To prevent His people from bringing upon themselves such a catastrophe, and to have them intelligent as to the time the year begins, the Lord gave to Moses the sacred yearly calendar, which cannot be lost or miscalculated so long as the earth remains. He told him that the day which preceded the exodus was the fourteenth day of the first month; and that forever thereafter, they were to commemorate the Passover on that very night each year, the night following the fourteenth day. Thus was the Lord reestablishing the creation calendar, reaffirming that the year begins on the day of the vernal equinox, on which spring, the first season of the year, commences, and on which the sun and the moon were created (the fourth day from the beginning of creation)—the only point in time at which, in the very nature of things, the year could begin. And so it is that the Passover, the Atonement, and the Feast of Tabernacles (the three most important feasts in the year), besides other feasts, are controlled by the solar year and by the lunar month; the weekly Sabbath by the day on which creation began; and the year itself by the vernal equinox, the immovable sign-post.
Beginning its first month of the year with the first new moon, at, or after, the vernal equinox, March 20-21, it puts the fourteenth day, that on which the Passover lamb was to be slain, on April 3. Once for all, is seen the utter impossibility of the Roman month’s having the slightest thing to do with reckoning the time of either the Passover or the sheaf offering, and thus not the slightest thing to do with reckoning the time of either the crucifixion or the resurrection of Christ.
This is more graphically seen from the correspondence of the sacred events which came in the spring of the year A. D. 31, the year Christ was crucified, with the sacred events which came in the fall of the year A. D. 27, the year in which He was baptized, as viewed diagrammatically (see above):
This chart enables us to see that just as one solar season matches another (the vernal equinox matches the autumnal equinox, and the summer solstice, the winter solstice), in like fashion the sacred feasts of one season match the sacred feasts of another season: the tenth day of the first month, the separation of the unblemished lamb from the flock (Ex. 12:3), corresponding to the tenth day of the seventh month, the work of Atonement, the separation of the righteous from the unrighteous, signifying in both events a day of judgment, a day of separating the holy from the unholy; the sixteenth of the first month, the day Christ was crucified, corresponding to the sixteenth of the seventh month, the day He was baptized, showing that His watery grave foreshadowed His grave in the tomb; the eighteenth day of the first month, the resurrection, corresponding to the eighteenth day of the seventh month, the first day of the wilderness temptation; His forty days of victorious ministry to His disciples, corresponding to His forty days of victorious conflict with Satan; and His disciples’ preaching the gospel after the Pentecost, corresponding to His preaching the gospel after the wilderness temptation.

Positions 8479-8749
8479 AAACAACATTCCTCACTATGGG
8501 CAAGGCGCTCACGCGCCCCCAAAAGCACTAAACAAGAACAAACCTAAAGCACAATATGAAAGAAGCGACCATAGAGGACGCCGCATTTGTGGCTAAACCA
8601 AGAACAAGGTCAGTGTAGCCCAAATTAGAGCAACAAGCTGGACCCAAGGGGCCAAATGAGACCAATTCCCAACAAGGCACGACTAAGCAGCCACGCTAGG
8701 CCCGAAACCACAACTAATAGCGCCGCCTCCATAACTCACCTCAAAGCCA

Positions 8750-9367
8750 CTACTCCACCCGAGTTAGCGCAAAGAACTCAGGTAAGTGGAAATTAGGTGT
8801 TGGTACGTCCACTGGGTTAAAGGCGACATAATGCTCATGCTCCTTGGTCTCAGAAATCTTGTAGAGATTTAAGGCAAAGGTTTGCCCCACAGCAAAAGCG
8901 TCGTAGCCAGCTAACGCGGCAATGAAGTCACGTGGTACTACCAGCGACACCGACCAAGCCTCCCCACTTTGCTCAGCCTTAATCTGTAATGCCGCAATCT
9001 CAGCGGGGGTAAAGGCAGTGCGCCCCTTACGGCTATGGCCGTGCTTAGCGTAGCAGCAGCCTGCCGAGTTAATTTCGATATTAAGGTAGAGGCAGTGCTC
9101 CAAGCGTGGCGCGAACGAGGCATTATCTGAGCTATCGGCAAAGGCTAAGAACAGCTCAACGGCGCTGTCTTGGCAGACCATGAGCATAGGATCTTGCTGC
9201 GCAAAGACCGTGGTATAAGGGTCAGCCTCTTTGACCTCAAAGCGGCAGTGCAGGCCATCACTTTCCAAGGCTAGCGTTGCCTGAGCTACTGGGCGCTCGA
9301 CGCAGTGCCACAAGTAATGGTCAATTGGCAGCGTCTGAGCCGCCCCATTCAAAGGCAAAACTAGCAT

To establish the date of His baptism as the sixteenth day of the seventh month, we need only to consider, aside from the coincidences, the fact that the “more sure word of prophecy” certifies that He was to preach three and a half years, and then be “cut off.” Dan. 9:26. And as He was crucified on the sixteenth of the first month, he must have been baptized for the ministry just three and a half years before, on the sixteenth day of the seventh month. — Answerer Book, No. 3, pp. 9-14